NATALIE RUSSO previews Spitalfields Music Festival and speaks to its curator, André de Ridder.

Spitalfields Music Festival has been a long-standing fixture on the London music scene. Now in its 41st year, the daring and provocative André de Ridder will take over as guest curator when it takes place in December. De Ridder’s bold vision is clear as I flick through the programme, with genre boundaries and fixed time periods exchanged for a more nuanced vision. Even so, there is a sense of connectivity right across the programme – it is ‘kaleidoscopic’, in de Ridder’s own words.

The two major projects of the festival, ‘House of Monteverdi and ‘Schumann Street’, will play with the Renaissance and Romantic compositions of Monteverdi and Schumann, in intricate and innovative ways. On 2nd December, Sara Mohr-Pietsch will guide the listeners through a journey of invigorating reinterpretations of Monteverdi’s Eighth Book of Madrigals, and on 9th and 10th December, the 16 songs in Schumann’s song cycle Dichterliebe will be unravelled in new styles to the audience as they wander around Spitalfields’s treasured Huguenot Houses. The audience can carve their own performance experience during ‘Schumann  Street’: this innovative idea is built around De Ridder’s conceptual theory that performance ‘all hangs on developing your own thoughts’.

Image Courtesy of Brian Sweeney

Rather than seeing these events as modern twists on classical music, de Ridder tells me that these composers stood out as ‘avant-garde’ in their own times. As a result, their malleability and timelessness is magnified when we hear the Eighth Book of Madrigals and Dichterliebe woven into the ideas of a diverse team of today’s rappers, jazz artists, or Bengali folk musicians.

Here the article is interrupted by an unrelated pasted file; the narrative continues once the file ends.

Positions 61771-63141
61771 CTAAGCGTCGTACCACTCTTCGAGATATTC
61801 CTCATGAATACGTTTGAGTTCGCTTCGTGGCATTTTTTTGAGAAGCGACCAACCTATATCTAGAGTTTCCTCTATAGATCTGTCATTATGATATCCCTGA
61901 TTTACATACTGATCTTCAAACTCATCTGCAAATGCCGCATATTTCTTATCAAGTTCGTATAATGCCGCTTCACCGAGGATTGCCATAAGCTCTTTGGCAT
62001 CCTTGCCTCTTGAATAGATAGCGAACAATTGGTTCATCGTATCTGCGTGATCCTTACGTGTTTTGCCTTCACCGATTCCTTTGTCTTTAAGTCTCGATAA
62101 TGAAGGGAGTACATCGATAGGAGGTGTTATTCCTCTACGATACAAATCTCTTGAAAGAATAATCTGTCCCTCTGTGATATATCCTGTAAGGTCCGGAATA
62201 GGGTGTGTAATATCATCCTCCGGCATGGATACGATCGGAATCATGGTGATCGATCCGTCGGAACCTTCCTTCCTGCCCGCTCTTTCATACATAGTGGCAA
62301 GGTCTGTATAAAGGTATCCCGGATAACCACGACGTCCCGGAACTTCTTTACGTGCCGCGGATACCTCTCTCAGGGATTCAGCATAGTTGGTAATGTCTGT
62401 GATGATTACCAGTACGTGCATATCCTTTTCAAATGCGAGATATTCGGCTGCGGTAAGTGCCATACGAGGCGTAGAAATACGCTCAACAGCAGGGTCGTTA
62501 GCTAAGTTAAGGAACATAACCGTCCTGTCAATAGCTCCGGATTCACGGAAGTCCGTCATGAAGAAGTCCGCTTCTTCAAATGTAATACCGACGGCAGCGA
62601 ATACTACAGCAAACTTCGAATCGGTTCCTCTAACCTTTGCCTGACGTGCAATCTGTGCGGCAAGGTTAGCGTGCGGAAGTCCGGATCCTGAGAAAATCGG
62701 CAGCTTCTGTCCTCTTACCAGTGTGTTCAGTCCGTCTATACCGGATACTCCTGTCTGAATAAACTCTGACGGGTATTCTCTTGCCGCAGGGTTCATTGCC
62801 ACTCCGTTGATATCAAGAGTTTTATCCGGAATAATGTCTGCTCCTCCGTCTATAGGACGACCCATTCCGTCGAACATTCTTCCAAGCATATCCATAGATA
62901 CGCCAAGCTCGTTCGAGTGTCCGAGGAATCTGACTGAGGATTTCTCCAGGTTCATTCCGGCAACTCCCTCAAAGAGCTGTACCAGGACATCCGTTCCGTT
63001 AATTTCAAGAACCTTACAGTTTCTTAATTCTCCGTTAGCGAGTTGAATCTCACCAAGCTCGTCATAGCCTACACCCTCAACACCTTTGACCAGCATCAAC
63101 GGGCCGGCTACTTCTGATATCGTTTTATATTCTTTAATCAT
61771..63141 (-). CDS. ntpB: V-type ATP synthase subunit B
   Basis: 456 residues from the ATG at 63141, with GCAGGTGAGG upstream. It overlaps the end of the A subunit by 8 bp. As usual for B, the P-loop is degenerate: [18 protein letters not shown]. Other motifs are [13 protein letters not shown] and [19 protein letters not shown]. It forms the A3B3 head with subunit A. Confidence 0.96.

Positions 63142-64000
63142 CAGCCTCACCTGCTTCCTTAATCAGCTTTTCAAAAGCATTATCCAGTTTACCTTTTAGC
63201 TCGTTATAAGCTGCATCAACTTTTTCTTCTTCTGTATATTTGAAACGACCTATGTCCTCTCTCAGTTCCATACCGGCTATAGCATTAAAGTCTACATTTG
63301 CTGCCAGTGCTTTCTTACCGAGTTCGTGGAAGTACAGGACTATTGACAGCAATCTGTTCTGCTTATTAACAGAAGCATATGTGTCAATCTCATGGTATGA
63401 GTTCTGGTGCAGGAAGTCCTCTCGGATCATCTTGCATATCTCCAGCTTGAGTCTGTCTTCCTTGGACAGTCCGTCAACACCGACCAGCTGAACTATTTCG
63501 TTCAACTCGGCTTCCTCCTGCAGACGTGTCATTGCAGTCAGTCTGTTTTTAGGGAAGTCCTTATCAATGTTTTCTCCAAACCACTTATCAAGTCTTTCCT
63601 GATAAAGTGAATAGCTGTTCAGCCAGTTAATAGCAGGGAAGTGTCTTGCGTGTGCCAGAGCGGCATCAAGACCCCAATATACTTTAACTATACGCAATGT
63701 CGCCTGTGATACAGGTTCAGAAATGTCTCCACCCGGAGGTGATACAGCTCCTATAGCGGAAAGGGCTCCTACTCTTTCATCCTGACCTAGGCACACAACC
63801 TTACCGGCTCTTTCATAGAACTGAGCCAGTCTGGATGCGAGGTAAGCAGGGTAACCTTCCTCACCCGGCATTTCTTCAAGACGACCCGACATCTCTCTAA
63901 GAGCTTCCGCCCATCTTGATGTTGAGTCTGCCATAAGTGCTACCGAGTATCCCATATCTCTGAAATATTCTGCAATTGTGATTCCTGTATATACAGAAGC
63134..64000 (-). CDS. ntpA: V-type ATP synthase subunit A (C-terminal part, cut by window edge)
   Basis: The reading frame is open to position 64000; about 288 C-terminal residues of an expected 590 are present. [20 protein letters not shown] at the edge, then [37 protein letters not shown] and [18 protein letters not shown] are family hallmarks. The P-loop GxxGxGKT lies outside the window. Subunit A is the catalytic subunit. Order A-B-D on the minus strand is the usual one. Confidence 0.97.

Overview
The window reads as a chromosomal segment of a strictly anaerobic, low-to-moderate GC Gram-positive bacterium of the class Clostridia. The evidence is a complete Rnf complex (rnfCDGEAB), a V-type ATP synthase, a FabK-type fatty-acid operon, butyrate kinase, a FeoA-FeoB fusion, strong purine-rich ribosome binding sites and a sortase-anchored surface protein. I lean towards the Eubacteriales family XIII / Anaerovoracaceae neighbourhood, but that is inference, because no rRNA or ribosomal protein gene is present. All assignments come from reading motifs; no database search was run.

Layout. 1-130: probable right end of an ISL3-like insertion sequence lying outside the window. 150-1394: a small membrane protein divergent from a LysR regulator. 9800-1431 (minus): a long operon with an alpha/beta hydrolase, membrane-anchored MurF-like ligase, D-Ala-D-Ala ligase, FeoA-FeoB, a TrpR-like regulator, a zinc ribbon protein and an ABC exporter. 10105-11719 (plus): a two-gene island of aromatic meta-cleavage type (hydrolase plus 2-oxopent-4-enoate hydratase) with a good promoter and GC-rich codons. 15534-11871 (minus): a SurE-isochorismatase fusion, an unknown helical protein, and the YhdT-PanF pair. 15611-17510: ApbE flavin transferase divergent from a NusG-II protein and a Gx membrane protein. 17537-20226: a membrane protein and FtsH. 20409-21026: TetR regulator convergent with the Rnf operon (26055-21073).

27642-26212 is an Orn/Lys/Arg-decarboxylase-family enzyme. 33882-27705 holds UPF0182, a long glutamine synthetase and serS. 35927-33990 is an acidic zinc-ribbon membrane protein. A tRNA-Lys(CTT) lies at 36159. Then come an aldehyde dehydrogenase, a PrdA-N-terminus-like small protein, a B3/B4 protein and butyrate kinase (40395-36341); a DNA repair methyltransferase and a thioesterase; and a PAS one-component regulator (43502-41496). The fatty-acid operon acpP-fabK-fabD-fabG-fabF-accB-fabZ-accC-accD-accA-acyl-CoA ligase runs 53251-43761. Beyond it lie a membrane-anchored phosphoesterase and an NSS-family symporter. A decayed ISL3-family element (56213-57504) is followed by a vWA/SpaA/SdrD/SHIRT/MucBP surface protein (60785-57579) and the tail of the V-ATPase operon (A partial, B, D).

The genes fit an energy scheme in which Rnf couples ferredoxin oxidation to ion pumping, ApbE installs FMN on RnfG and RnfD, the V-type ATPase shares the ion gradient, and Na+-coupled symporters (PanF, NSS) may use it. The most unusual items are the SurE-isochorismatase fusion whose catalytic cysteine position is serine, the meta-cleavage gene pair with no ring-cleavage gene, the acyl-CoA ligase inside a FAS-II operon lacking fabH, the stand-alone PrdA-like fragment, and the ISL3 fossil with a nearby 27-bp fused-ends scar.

De Ridder speaks extensively about the ‘unexpected connections and thematic links’ that thread together Monteverdi’s Eighth Book of Madrigals and other artists: ‘The themes of love and war seem very modern to me… [they remind me of] an Anti-War banner in front of the White House’. And Monteverdi himself ‘was a moderniser of music… chords and baseline- this is the basis of pop music!’

This kaleidoscopic approach is evident in Turner Prize nominee Mark Titchner’s exhibition ‘There Will Be Two Wars (songs of love and war)’ on the 2nd-10th December. This event will provide a visual reflection of the festivals’s overarching themes in relation to legendary post-punk band Fugazi and the classical composer Monteverdi – two seemingly dissimilar figures. Despite the apparent differences between the pair, de Ridder gives me a very simple explanation: ‘Both artists [use] a song form: they are individuals expressing something universal’.

Image courtesy of Brian Sweeney

Another personal and contemporary touch to the festival is the inclusion of the European instrumental network  s t a r g a z e (founded by de Ridder himself) in multiple events across the festival. Artists will appear in more than one event, adding an exciting texture to this year’s festival, just like the events themselves, which have been claimed as ‘festivals in their own right’.

De Ridder also speaks with excitement about the festival’s unique interaction with the visual arts. Anna Thorvaldsdottir of Iceland will showcase sound, touch and sight in her orchestral piece ‘In the Light of Air’ on the night of 8th December, during which a light installation will glimmer and fade according to the players’ breath. André says that multi-disciplinery events like this will make the audience ‘more conscious, and move inside the piece of music’. It is clear that de Ridder is constantly thinking about how to break down and navigate musical boundaries.

Image courtesy of Brian Sweeney

Andre de Ridder’s musical approach is often described as unorthodox, boundary breaking: it is evident that with de Ridder at the helm, Spitalfields Music Festival will be exactly that.

Featured image courtesy of the For more information, including dates and locations of the festival, visit Public booking opens on Monday 18 September.